7) Clucky then comes back with an avalanche of “good” stuff to drown out the trolling and show what a wonderful asset he is to Crock

        He thinks we will forget what a waste he is and accept him back into the fold here—he would be better off spending his time trolling some other site, although I guess it IS food that we who get his “game” keep him occupied here rather than have him working on dumber people.

    • Sir Charles Says:

      Anyway, this decade is decisive.


  3. You can’t denied it(some people will try!) Earth is getting warmer. The hottest year, 5 year, 10 year. I did some research myself. It is the hottest climateperiode of 30 years! One should always accept facts. You can have your own opion but you can’t have you own facts. And that is a fact and not an opinion.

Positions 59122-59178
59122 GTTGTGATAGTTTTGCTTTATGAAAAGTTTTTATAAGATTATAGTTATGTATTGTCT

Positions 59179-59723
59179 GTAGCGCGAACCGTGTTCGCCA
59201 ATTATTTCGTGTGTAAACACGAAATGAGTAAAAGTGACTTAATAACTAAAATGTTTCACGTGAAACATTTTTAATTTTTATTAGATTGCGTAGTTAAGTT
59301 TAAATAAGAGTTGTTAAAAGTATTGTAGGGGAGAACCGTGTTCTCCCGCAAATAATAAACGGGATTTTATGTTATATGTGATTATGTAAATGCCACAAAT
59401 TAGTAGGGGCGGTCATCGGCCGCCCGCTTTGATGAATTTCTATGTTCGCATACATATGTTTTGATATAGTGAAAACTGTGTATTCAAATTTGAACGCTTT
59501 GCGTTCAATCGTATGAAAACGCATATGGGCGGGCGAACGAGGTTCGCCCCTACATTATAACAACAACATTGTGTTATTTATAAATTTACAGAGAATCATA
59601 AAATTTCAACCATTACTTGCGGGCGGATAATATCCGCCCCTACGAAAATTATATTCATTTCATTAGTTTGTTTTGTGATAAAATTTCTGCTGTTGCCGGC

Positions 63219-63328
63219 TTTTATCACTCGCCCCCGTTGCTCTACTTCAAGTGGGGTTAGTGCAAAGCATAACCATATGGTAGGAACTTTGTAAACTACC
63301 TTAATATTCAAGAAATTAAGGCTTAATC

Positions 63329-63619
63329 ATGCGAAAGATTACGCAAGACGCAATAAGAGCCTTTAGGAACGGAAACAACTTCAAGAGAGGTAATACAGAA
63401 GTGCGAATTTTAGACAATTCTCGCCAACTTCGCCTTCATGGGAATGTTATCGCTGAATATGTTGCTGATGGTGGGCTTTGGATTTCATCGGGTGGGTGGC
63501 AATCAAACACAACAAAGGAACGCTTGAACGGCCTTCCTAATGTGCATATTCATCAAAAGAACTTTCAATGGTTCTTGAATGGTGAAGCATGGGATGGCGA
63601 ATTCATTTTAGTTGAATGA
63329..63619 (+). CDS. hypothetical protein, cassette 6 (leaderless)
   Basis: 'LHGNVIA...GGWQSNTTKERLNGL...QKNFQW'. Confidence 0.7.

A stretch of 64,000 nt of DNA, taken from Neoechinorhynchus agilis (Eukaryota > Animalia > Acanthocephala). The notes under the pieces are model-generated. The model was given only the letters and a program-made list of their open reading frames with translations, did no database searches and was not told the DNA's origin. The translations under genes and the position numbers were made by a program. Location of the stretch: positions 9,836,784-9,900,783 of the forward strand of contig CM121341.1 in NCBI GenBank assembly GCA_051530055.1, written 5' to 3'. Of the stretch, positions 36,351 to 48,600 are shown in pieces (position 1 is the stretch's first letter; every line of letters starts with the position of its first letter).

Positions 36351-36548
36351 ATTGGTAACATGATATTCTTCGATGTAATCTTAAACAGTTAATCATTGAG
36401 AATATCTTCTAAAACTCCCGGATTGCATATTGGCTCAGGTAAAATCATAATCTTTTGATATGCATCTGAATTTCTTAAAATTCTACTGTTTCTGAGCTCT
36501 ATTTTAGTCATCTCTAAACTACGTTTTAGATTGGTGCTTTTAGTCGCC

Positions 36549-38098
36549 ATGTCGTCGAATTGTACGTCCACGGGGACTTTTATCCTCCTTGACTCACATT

• grindupbaker Says:

      “Raymond Horstman” “Earth is getting warmer”. Yes but planet Earth’s ecosphere (top 6 metres of crust & all above it to top of stratosphere for energy) isn’t what you think it is.

  4. renewableguy Says:

    I am reading all the articles saying how little time is left, but I never saw how much we have to cut per year. It is surprisingly truly out of reach for how the world is moving. We will be lucky to just start decreasing co2 emissions by 2030. In order to stay under 1.5*C, the world has to decrease emissions by 15% a year. I have only read a few articles that say that out of the tens that don’t.

  5. renewableguy Says:

    Looking at the graph provided in the article shows about -.3*C for 40 years and then it moves up to 1.0*C. We have actually warmed 1.3*C since about 1880.